History for sale

Updated: Aug 24

New York City’s iconic Chrysler Building is selling for $ 150 million


One of the most recognizable Art Deco building of New York City is reportedly to be on sale. Its owners, the Abu Dhabi Investment Council, put the building on the market last January for approximately $150 million. This amount seems to be well far below the $800 million the owners paid when they purchased the Chrysler Building 10 years ago. This drop on prices is attributable to New Yorkers Commercial property values that plummeted soon after the financial crisis struck.


During my trip in the United States - which took place almost 3 years ago - I could admire with my own eyes the majesty of some buildings built in the period in which the Art Deco style flourished. Honestly, I am not keen on recognising the different architectural styles but the Art Deco is a truly unique and distinctive one for me.


Art Deco style lines are known for their eye-catching and mesmerizing feature, which can project the viewer in a future that only those who lived in the past could imagine. “Wow, the future was then!” I told myself while admiring these amazing decorations. Its eclectic style combines traditional craft with motifs Machine Age imagery and materials. The colours are rich. Bold geometric shapes and lavish ornamentation kidnapped me at first glance!


These New York buildings represented the quintessential expression of modernity during the Art Deco era. They had totally new shapes for their time, such as: spheres, polygons, rectangles etc…, symmetrical patterns and sunburst motifs. New shapes combined with materials like stainless steel (of which several buildings were made of), aluminium, chrome and limestone.


Chrysler Building is a classic example of Art Deco architecture and considered by many contemporary architects to be one of the finest buildings in New York City.


Located on the East Side of Midtown Manhattan in New York City, it was built and comleted in 1930s to be the home of Chrysler corporate offices. It had to represent the automobile and the machine age of the 1920s that's why the stainless steel building was ornamented by the eagles “Gargoyles” on corners of the 61st floor, like the hood ornaments of the Plymouth automobile for example.  The terraced crown, composed of seven radiating terraced arches, was made to look like the 1929 Chrysler radiator caps.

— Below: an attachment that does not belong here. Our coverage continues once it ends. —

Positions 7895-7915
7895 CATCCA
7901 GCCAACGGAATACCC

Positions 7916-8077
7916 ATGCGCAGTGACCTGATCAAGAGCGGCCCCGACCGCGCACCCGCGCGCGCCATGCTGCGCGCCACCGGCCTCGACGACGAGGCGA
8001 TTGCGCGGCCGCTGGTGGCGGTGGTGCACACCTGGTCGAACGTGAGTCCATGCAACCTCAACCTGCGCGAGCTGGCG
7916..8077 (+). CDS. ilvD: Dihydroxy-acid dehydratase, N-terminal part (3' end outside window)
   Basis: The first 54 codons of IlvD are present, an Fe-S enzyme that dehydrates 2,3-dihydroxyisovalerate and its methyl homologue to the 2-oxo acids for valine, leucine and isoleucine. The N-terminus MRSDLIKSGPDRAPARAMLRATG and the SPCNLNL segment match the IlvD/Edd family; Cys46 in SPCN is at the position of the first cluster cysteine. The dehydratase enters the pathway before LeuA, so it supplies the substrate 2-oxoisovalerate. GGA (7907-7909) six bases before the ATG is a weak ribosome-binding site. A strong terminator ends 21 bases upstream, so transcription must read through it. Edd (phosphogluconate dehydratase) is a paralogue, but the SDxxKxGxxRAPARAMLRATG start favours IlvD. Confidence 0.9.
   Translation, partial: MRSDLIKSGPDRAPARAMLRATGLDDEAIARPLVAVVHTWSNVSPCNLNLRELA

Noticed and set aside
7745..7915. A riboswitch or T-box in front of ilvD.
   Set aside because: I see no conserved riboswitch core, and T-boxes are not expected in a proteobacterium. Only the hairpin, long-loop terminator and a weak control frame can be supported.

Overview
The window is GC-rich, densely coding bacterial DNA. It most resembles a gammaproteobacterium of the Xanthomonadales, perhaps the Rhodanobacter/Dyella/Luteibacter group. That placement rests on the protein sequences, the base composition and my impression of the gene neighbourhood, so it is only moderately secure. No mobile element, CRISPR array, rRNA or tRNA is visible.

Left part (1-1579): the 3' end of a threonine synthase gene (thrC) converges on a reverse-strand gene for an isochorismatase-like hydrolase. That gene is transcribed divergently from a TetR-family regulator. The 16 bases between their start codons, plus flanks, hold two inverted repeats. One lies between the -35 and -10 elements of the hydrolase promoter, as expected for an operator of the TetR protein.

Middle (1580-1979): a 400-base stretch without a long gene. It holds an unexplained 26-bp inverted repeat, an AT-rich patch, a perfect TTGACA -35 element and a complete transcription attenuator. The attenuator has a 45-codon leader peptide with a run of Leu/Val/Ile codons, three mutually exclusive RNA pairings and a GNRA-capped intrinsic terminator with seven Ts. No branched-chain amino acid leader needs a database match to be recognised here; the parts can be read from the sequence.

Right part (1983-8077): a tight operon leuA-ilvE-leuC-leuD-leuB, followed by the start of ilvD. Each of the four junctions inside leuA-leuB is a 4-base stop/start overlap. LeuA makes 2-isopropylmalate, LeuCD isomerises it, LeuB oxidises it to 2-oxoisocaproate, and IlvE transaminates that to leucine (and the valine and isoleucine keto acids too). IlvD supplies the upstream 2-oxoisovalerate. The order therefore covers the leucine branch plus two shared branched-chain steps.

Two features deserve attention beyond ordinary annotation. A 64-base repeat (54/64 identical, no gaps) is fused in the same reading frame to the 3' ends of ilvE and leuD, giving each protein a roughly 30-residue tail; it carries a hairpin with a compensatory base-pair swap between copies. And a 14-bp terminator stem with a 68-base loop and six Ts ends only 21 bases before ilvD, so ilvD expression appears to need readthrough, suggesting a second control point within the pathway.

The lobby of the Crhysler Building is decorated with Egyptian motifs, frequently used by Art deco artists. But what cought my attention the most was the ceiling fresco "Transport and Human Endeavor" by Edward Trumbull portraying airplanes, buildings and some scenes from the Chrysler assembly line.


The terraced crown, composed of seven radiating terraced arches

Chrysler building gargoyle eagle variant

Chrysler building gargoyle wind

Crhysler Building lobby

"Transport and Human Endeavor" by Edward Trumbull






Chrysler Building entrance

The history of the Chrysler Building is unavoidably linked to Walter P. Chrysler, one of the most famous automobile manufacturers of his time. In 1925, he founded the company that still bears his name. Aiming to give the company a prestigious headquarter, he commissioned the construction of one of the tallest skyscrapers in New York City and the whole world.


In order to make this dream come true, Walter Chrysler took contact with the same architect of the Brooklyn Bridge, William van Alen, a student of the Ecole des Beaux Arts in Paris. Mr. Van Allen decided to design an Art Decó style building with compositional elements that referred to the car, the future and of course the idea of the movement. His aim was that of making the Chrysler headquarter's skyscraper a symbol of pure modernity. The Chrysler Building was then created with a stainless steel spire which, with its three arched spans and triangular windows, had to replicate the motif of the radiators of the cars of the time.



“The reason so many people never get anywhere in life is because when opportunity knocks, they are out in the backyard looking for four-leaf clovers.”

― Walter P. Chrysler



The construction of the building was completed in 1930. With its 319 meters of height and 77 floors, culminating with an imposing 60-meter-high stainless steel spire called Vertex - that ends with a pointed pinnacle - it became soon the tallest and luxurious skyscraper in the world. Even after the construction of the Empire State Building it continued to remain an Art Deco symbol of the city of New York. This majestic building, which stands on the East Side of Manhattan along Lexington Avenue (one of the most prestigious streets in the world), was the tallest building on the Earth until 1931.


Constructed of a steel frame in-filled with masonry, with areas of decorative metal cladding, the structure contains 3,862 exterior windows. Approximately fifty metal ornaments protrude at the building's corners on five floors reminiscent of gargoyles on Gothic cathedrals. The 31st-floor contains gargoyles and replicas of the 1929 Chrysler radiator caps, the 61st eagles, a nod to America's national bird.



Construction workers on Chrysler Building, 1925 (dailymail.co.uk)

True "Cowboys of the Sky" on the Empire State Building, ca. 1931

A catcher, whose job is to catch red hot rivets if they fall during riveting, straddles a beam during skyscraper construction (dailymail.co.uk)

A true Cowboy of the Sky working on the construction of the then tallest building of NYC, 1926 (dailymail.co.uk)

William van Allen succeeded then in putting his ideas into practice: he aimed to build not just a company headquarter but a leading example of Art Deco architecture.



"View from Empire State Bldg. to Chrysler Building and Queensboro Bridge, low viewpoint." 5x7 negative by Gottscho-Schleisner, 1932




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